From Openwaterpedia
A box jellyfish and its tentacles
Stings from the tentacles of box jellyfish
Carybdea Box Jellyfish and its tentacles

noun - A tentacle is a flexible, mobile, elongated organ present in animals, mostly invertebrates like jellyfish. Most forms of tentacles are used for grasping and feeding. Many are sensory organs, variously receptive to touch, vision, or to the smell or taste of particular foods or threats.

Lion's Mane Jellyfish

The tentacles of the Lion's mane jellyfish may be up to 120 feet (37 meters) long. They are hollow and are arranged in 8 groups of between 70 and 150. The longer tentacles are equipped with ctenophores whose venom paralyses and kills prey. The smaller tentacles guide food into the mouth.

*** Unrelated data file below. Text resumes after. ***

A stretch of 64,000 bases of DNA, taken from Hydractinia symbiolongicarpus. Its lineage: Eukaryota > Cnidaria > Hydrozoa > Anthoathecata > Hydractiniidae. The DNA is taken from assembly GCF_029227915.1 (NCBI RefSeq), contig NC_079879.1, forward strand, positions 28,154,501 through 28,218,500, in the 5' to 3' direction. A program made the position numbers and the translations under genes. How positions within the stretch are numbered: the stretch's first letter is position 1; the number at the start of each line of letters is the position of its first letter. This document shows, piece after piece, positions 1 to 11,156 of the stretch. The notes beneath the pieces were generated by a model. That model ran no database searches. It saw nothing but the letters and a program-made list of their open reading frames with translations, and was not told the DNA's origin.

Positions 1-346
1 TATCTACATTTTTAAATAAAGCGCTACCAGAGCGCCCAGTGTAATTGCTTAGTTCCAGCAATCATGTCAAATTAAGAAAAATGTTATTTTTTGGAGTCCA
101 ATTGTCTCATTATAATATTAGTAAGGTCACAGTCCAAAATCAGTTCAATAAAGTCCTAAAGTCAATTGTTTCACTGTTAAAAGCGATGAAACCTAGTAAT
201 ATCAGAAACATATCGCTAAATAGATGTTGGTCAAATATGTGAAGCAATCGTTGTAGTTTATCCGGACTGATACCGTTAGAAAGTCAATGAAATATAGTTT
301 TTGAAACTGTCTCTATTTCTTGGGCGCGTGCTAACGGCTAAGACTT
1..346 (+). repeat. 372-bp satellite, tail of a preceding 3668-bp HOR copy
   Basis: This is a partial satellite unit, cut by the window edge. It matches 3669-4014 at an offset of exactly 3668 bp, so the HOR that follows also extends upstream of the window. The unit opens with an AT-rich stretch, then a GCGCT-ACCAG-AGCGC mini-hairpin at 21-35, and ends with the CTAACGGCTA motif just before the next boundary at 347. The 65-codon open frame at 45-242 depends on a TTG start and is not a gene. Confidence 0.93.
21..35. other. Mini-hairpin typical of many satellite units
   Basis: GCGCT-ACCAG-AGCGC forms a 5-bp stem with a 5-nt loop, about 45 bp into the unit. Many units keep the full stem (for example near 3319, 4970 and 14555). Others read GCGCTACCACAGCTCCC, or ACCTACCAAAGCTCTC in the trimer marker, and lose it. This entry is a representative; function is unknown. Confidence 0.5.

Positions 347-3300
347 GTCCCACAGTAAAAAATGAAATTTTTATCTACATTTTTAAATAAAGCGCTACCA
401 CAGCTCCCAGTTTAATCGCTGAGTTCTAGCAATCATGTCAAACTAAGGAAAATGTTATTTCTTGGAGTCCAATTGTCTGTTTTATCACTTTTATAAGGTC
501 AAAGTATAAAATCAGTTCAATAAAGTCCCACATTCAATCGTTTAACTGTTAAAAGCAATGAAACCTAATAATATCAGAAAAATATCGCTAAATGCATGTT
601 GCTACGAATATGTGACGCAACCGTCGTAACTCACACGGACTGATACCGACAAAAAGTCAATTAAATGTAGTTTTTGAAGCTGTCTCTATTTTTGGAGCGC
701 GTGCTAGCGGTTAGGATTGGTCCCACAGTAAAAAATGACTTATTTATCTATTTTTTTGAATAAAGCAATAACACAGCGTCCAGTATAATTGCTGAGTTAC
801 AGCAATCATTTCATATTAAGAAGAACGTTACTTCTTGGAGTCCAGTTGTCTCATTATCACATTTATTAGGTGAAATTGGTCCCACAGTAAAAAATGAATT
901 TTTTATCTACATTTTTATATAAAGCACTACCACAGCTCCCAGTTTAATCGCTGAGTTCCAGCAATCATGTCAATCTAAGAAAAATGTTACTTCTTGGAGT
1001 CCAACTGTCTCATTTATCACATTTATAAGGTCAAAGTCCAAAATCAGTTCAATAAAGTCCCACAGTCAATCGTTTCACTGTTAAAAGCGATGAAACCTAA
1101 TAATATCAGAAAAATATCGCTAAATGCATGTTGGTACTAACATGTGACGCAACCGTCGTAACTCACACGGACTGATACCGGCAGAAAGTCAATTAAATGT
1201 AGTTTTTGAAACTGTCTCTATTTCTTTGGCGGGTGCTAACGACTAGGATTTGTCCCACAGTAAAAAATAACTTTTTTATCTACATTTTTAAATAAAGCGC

Box Jellyfish

The box jellyfish tentacles have about 500,000 cnidocytes, containing nematocysts, a harpoon-shaped microscopic mechanism that injects venom into the victim. The venom is distinct and used to catch prey and for defense from predators. Once tentacles of the box jellyfish adheres to skin, it pumps nematocysts with venom into the skin, causing the sting and agonizing pain.

Its microscopic stinging cells are present at up to 5,000 per centimeter of tentacle.

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